October marks tyre safety month, which highlights an aspect of car maintenance which is often overlooked by many road users.
This, despite the rubber being main point of contact between your car and the road; tyres are absolutely crucial when it comes to a vehicle’s overall safety.
Dasos Michaelides of Philip White Tyres spoke to Armagh I and said the stats are “absolutely frightening” on the amount of people driving about not knowing just how bad their tyres are.
Dasos, who is also the regional chairman of the National Tyre Distributors Association (NTDA), revealed that around one in ten cars in the United Kingdom have illegal tyres.
“We estimate that around 10 million people are driving around the UK now with one or more illegal tyres,” said Dasos.
“A vehicle that has an illegal tyre is six times more likely to be in an accident than a vehicle that is legal, that’s in the dry, when you are in the rain that goes up to eight times”.
He put this down to a “lack of understanding” from road users who rarely pay much attention to their tyres.
Another major trend is drivers not checking the pressure of the tyres on their vehicle, something Dasos says Philip White Tyres sees in about eight or nine from every ten visitors.
He said: “Tyre pressure is probably the most important thing for anyone driving a car, if you were 20% under-inflated you are going to lose 15% of the wear of those tyres.
“If 40% under-inflated you are going to lose 55% of the wear of your tyre, so your tyre’s life is going to be more than halved.”
Another factor in not looking after your tyres is fuel economy, which will begin to drop as your tyres begin to wear down.
Dasos referred to the example of someone cycling a bicycle with a flat back tyre – the flatter a tyre, the more energy a person would require to use in order to achieve the same speed.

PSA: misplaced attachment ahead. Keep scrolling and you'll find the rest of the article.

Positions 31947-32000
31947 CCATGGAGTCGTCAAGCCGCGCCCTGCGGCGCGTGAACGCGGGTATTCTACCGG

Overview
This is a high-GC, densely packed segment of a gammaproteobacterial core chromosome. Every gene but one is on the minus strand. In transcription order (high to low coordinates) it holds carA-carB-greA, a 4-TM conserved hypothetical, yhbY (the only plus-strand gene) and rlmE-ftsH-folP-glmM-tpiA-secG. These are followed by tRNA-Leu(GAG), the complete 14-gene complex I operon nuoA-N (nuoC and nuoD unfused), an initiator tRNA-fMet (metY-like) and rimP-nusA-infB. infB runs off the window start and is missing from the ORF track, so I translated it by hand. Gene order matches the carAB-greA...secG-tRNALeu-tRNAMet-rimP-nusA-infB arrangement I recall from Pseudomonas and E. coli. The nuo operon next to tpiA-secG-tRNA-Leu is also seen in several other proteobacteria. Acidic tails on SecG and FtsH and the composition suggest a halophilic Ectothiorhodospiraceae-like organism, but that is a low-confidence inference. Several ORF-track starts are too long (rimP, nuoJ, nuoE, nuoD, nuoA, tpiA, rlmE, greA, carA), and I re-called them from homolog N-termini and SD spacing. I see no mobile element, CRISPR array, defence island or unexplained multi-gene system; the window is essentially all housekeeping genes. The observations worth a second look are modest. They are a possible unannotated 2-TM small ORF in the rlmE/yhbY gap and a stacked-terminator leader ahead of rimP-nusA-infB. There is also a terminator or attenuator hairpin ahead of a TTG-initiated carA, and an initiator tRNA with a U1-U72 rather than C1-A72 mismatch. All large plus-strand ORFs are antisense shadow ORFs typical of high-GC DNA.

However, there is one major safety issue, Dasos explained: “There is a massive difference in braking distance, the facts are 60 mph and when you brake it takes 77.7-metres with a new trye on.
“You do the same with a tyre at 3mm and you are looking at six car lengths longer to get stopped; if you were to pace that out, it would frighten you, it is so dangerous.”
As regional chairman of the NTDA, Dasos says that one of thing that the association are working together to try to eradicate are part worn tyres.
He explained: “These things are incredibly dangerous, the NTDA carried out a survey and found that 97% of part worn tyres being sold in the UK were illegal.
“Why they were illegal is that if you are selling part worn tyres, you have to do an inflation test to check for cuts or abrasion and then stamp it as part worn so the customer knows but very few do that.”
However, a much more shocking statistic is that 34% of part worn tyres showed “life threatening” defects.
“We are trying to discourage people from using part worn tyres; you need to be thinking ‘why has someone taken that tyre off’ and if it’s not good enough for them why is is good enough for you,” said Dasos.
It is estimated that around six million part-worn tyres are sold in the United Kingdom every year, with half of these coming from scrapped cars, or those that have been in an accident.
Dasos continued: “Some of the tyres are coming from older cars, tyres have a shelf life of around four to five years but we have had people come in with ones that are 12 or 14 years old.
“The tyre has a certain amount of natural rubber in it, so it is like a fruit or a rotten banana; they get cracked and become so hard that they don’t grip the road but just run over the top of it.”
Dasos claims that the price difference is a “false economy” with new tyres at 8mm – with many of these part-worn tyres coming in at 4mm.
He stated: “I mean you are buying a tyre at 4mm, you think to yourself that’s okay it is only half worn but it’s not really, the legal requirement is 1.8mm. It doesn’t make any sense.
“People need to be checking their tyres more often, if they are ensure then you should be visiting a reputable tyre dealer for them to look at them”.
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